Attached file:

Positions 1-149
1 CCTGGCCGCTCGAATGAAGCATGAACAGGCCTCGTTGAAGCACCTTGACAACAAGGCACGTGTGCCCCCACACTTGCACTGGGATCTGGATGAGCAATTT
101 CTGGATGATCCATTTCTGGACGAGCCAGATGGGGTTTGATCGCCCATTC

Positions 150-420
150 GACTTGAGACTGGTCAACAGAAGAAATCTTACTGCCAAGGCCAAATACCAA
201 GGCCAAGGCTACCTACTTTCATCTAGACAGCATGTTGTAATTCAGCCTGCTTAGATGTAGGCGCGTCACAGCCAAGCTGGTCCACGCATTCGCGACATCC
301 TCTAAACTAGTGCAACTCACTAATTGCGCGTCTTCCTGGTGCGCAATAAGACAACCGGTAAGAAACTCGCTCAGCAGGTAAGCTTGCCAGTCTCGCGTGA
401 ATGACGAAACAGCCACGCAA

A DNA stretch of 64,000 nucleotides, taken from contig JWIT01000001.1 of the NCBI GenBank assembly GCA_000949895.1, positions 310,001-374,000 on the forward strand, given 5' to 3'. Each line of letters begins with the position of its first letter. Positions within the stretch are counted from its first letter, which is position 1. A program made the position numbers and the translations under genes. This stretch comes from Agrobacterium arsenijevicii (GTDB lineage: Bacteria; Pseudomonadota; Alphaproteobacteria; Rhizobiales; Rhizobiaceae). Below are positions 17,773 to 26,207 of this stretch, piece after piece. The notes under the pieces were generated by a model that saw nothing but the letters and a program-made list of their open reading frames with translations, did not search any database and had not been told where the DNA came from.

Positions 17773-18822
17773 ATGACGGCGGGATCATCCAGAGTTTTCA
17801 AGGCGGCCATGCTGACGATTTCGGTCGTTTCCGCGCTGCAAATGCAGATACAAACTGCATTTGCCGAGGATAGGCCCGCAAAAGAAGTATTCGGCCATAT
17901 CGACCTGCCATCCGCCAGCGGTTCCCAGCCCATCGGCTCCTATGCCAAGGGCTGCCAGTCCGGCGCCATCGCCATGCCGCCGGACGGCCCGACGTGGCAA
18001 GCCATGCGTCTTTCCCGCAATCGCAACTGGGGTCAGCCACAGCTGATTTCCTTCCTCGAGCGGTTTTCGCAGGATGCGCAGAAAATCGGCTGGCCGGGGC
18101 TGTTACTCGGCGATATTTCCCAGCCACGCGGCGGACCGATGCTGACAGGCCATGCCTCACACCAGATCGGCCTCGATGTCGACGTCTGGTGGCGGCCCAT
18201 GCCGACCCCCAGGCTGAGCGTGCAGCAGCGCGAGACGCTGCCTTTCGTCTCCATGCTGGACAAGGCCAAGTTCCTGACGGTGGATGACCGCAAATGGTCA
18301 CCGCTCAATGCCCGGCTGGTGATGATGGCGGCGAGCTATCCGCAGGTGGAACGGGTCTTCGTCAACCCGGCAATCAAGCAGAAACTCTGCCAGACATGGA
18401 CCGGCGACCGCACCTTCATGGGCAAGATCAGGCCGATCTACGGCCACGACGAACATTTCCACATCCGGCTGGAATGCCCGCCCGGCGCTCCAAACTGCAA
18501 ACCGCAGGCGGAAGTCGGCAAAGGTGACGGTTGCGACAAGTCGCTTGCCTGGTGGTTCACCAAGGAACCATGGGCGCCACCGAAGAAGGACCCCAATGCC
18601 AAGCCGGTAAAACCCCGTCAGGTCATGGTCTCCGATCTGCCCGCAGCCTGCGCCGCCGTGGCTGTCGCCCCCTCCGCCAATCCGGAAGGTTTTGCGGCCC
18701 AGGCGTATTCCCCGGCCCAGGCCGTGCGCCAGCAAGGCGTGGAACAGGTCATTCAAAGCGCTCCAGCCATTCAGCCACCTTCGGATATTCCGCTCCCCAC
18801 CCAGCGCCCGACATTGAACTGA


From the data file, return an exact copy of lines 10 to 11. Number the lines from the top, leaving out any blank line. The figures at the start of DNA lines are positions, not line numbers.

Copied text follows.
Positions 17773-18822
17773 ATGACGGCGGGATCATCCAGAGTTTTCA